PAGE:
This post was revised on July 15 to correct inaccuracies, particularly in the last three paragraphs.
Now that Democratic State Assemblymember Alec Brook-Krasny—who represented most of Bay Ridge below 80th Street, as well as Coney Island and parts of Dyker Heights and Brighton Beach—has resigned, state election law requires a special election to fill his seat. But because he stepped down after the law’s July 2nd deadline, there’ll be no primary election. Instead, Democratic and Republican candidates will be chosen by their respective county-party committees in closed-door meetings with no input from voters.
The governor is required to call a special election whenever a vacancy occurs in the State Assembly. Cuomo could call an election immediately, but this would be impractical and expensive. In all likelihood, the special election will be called to coincide with Election Day in November.
Following Brook-Krasny’s resignation—reportedly to take a better-paying job in the private sector—each party has 14 days to select a candidate to run in the special election. This guarantees the candidates will be party insiders, with the most likely candidate on the Democratic side assumed to be Kate Cucco, Brook-Krasny’s former chief of staff, who he named as his favored successor. The next likeliest candidate, according to political insiders, is Bay Ridge native Andrew Gounardes, chief counsel to the Brooklyn borough predsident’s office and a former candidate against Marty Golden for the State Senate.
On the Republican side, Lucretia Regina-Potter, the female GOP district leader in the 46th AD, and Marcus Aurelius Nussbaum, the male district leader as well as an army vet and noted anti-Islamic activist, have been mentioned as a likely candidates—which could mean a behind-the-scenes political brawl. Regina-Potter has a reputation, from unsuccessful campaigns for higher office, as someone with sharp elbows, not afraid to anger other members of her party to follow her own ambitions. Nussbaum tried to run against Brook–Krasny on the GOP line last year but lost out to Stamatis Lilikakis, who lost to the incumbent Democrat.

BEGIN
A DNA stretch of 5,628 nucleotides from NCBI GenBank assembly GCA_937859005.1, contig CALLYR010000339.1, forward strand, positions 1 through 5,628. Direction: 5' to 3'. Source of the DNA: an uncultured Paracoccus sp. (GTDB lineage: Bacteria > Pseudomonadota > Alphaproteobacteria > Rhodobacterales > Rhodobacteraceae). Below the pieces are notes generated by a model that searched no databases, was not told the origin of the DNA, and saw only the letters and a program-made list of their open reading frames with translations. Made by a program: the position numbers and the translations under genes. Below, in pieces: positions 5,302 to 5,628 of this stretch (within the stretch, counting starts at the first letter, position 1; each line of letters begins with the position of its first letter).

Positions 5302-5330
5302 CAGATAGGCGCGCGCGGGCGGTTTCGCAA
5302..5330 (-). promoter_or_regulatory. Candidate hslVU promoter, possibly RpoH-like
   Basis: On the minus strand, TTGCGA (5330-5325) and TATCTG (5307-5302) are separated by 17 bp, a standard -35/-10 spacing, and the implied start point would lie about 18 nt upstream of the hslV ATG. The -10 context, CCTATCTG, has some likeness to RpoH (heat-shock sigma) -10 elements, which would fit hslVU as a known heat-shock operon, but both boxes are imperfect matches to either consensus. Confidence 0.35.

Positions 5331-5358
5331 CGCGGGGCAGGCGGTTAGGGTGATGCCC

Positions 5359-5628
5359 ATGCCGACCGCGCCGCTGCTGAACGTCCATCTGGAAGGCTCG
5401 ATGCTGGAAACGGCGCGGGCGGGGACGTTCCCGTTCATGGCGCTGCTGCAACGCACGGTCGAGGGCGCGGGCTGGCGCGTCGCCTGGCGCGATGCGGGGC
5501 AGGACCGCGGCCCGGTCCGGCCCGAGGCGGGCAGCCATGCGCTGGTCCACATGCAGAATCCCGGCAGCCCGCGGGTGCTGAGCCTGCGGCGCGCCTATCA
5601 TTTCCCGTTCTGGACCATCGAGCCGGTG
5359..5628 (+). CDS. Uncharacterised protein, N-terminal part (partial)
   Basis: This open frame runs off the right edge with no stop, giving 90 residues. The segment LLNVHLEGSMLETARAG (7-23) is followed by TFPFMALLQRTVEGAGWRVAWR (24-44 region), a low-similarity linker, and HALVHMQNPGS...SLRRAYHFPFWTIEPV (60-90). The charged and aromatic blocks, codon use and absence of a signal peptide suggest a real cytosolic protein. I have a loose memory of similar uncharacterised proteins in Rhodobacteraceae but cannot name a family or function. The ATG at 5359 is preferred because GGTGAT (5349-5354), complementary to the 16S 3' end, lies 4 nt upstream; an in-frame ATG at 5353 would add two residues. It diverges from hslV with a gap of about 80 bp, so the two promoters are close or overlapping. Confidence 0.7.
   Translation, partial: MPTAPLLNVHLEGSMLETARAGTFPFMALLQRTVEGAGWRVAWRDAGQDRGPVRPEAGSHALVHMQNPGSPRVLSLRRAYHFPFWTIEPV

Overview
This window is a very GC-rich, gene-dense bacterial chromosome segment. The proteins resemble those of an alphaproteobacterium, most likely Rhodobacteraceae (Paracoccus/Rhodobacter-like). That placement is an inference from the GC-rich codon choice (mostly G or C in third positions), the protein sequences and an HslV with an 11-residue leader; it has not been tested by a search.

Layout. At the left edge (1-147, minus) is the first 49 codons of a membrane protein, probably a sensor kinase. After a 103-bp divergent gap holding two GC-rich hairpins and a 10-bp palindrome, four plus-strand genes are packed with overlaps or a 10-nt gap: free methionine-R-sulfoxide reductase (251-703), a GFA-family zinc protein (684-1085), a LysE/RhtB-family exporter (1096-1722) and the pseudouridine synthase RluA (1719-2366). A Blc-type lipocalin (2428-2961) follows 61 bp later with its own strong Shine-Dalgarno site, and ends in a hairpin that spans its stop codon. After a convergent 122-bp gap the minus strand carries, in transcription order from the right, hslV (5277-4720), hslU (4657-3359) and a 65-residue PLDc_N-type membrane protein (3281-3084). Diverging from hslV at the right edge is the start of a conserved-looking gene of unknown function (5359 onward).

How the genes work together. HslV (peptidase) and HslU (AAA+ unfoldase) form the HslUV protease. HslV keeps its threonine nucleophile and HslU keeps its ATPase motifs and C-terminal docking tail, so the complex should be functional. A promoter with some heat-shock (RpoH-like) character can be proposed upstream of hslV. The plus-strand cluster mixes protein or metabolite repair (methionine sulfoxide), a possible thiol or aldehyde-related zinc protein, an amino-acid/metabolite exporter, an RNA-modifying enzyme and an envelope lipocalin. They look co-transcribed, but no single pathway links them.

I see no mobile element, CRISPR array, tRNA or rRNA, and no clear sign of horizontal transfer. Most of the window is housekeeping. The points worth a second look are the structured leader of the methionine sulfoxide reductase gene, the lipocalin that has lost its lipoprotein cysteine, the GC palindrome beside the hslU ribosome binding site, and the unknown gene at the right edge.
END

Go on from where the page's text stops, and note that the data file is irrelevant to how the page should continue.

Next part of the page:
Do you know who your district leaders are? Probably not! District leader is one of the most obscure elected positions in our state electoral system. (The Democratic district leaders in the 46th assembly district are Dilia Schack and Mark Davidovich.) They hire poll workers, select judicial candidates and, in general, represent the concerns of their communities to the party leaders. They don’t directly select candidates to fill vacancies in the legislature; that’s done by county committees, though district leaders often have some influence over committee members.
County party committees are a little known aspect of the democratic process in New York State. Each party is free to establish both state and county committees to work on state and local elections. County committees consist of two members (male and female) from each election district within an assembly district, of which there are typically 70-80, though not every slot is always filled; in the 46th AD, there are presently approximately 90 county committee members. These are unpaid, volunteer positions, and anyone registered in a party can run for one (as long as he or she lives in the assembly district, even if he or she doesn’t live in the election district in which they run), though actual elections are rare—candidates typically run unopposed and off-ballot or are appointed to fill vacancies after a primary.
One of a district leader’s most powerful roles is to elect a chair for each county. (County committees have no vote for county leader.) On the Democratic side, for example, 70 percent of registered voters in Brooklyn are registered Democrats, and the county leader has influence on the party at all levels of government, especially with judicial candidates.
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